Section: New Results
Text Retrieval for Large Databases
Natural Language Processing and Machine Learning
Our research in this field focuses on three points: elaboration of fully automatic and generic machine learning solutions —using both symbolic and statistical approaches— to extract from textual corpora linguistic resources needed by a given application; exploitation of lexical resources in information retrieval systems, trying to discover accurate solutions to the problem of their integration into the systems; quest for fast systems in spite of this integration.
During 2006, our work has especially concerned the 3 following aspects:
Machine-learning based acquisition of morphological variants of words.
Information retrieval systems (IRSs) usually suffer from a low ability to recognize a same idea that is expressed in different forms. A way of improving them is to take into account morphological variants (such as compile/compilation/recompiling ...). We proposed a simple yet effective method to recognize these variants that are further used so as to enrich queries. It is based on an unsupervised machine learning approach using analogies to decide if two words are morphologically related. In comparison with already published methods, our system does not need any external resources or a priori knowledge, and thus supports many languages. This new approach has been evaluated against several IR collections, 6 different languages. Reported results show a significant and systematic improvement of the whole IRS efficiency both in terms of precision and recall for every language  .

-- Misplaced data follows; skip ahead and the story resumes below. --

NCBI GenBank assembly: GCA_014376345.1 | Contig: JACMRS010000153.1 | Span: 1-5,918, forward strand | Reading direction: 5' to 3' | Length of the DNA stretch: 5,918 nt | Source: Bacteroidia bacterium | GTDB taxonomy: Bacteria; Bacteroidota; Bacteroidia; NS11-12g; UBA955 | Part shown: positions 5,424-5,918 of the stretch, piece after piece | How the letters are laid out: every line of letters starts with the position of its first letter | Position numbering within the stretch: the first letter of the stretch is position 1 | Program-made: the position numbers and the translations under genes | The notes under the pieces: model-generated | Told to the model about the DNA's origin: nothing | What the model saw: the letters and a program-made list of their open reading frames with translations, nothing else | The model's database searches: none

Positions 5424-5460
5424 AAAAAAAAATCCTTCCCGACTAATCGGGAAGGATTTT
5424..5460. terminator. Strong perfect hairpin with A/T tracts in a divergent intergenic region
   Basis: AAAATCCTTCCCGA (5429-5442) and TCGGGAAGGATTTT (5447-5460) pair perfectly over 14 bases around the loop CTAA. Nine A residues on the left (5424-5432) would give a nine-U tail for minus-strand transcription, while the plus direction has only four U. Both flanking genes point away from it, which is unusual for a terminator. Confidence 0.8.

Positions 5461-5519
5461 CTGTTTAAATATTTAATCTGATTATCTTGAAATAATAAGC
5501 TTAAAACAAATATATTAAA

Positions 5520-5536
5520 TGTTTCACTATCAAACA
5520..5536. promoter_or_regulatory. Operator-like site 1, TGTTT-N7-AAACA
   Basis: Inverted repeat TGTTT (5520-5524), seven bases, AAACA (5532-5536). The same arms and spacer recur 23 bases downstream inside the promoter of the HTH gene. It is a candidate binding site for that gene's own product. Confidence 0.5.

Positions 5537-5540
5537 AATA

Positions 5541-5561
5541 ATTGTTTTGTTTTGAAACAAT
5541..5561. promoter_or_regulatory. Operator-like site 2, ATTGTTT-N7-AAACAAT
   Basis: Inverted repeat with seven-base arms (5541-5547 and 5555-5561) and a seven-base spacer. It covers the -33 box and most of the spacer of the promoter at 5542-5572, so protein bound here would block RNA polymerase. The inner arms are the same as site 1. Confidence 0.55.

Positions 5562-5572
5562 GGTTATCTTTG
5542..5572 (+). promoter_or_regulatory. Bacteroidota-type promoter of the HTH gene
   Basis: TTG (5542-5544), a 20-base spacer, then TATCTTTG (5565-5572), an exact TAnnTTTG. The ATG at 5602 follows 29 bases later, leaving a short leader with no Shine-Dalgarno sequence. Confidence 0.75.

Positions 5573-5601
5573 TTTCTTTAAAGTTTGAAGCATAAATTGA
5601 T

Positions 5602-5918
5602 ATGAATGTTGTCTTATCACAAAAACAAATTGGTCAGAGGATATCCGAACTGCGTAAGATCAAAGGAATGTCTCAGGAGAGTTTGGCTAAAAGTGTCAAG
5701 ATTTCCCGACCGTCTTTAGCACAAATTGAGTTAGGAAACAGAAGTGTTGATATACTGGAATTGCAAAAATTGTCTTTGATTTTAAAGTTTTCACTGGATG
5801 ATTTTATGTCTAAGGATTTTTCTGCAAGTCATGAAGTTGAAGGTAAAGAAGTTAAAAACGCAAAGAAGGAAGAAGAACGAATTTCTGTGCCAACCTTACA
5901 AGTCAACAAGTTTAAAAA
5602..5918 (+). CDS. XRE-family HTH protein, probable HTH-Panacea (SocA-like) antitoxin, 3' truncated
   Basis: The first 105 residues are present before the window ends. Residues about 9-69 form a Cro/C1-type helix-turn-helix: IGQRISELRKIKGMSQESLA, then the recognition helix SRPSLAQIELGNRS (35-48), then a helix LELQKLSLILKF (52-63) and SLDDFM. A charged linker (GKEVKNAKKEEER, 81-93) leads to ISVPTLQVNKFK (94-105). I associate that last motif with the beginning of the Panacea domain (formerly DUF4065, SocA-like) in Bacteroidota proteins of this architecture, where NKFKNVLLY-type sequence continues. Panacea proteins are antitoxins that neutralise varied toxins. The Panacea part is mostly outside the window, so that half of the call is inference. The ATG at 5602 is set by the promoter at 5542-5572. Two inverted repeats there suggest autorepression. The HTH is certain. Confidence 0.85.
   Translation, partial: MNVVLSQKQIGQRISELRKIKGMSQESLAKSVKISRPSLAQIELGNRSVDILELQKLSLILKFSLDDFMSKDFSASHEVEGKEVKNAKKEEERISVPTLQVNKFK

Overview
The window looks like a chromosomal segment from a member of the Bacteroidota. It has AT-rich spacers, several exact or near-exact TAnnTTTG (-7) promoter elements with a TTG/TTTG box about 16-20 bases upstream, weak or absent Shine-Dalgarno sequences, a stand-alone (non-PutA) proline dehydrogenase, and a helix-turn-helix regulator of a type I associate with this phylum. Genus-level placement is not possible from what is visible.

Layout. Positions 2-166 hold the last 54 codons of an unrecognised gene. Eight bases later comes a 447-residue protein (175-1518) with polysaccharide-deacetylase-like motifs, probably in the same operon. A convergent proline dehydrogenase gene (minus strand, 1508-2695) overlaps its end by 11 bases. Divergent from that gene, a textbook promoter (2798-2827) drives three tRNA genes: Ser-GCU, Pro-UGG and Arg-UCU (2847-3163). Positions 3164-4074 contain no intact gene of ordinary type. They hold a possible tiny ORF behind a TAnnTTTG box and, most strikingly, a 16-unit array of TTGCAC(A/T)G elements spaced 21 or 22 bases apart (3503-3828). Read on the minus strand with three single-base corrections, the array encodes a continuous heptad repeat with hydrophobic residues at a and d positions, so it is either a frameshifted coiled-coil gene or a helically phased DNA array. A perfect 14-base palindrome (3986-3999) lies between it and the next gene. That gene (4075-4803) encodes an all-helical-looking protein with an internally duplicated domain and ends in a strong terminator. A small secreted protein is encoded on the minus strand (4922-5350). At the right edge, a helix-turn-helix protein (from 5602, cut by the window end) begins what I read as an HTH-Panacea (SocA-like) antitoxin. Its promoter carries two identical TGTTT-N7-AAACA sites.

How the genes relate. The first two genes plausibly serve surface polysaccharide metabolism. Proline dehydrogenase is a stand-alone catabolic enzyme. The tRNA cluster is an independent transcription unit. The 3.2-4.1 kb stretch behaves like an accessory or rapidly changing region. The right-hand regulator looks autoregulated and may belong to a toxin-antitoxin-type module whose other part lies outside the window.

Linguistic resources and information retrieval (IR).
Our aim in this domain is to explore methods that enable information retrieval systems to capture the semantics of natural language texts, and to exploit the semantic information that natural language processing (NLP) techniques can automatically extract from textual documents. Currently, for example, systems based on Salton's vector space model (VSM) represent documents and queries as sets of words, without regard for the relationship (or even linear order) between them. Fabienne Moreau's Ph.D. thesis  aims at adapting current IR models to allow information gleaned from NLP to inform IR. This year has been dedicated to the following points:
elaboration of a prototype of linguistically informed-IRS, based on VSM, to integrate in parallel multiple kinds of linguistic knowledge, belonging to the morphological, syntactic, or semantic levels of language. This tool has enabled us to demonstrate the effective interest of several sorts of knowledge (especially morphological and semantic);
through an original analysis of correlations between the various linguistic index in terms of complementarity and redundancy to retrieve documents, bringing to light of the relevance of some mono-level and some multi-level index couplings;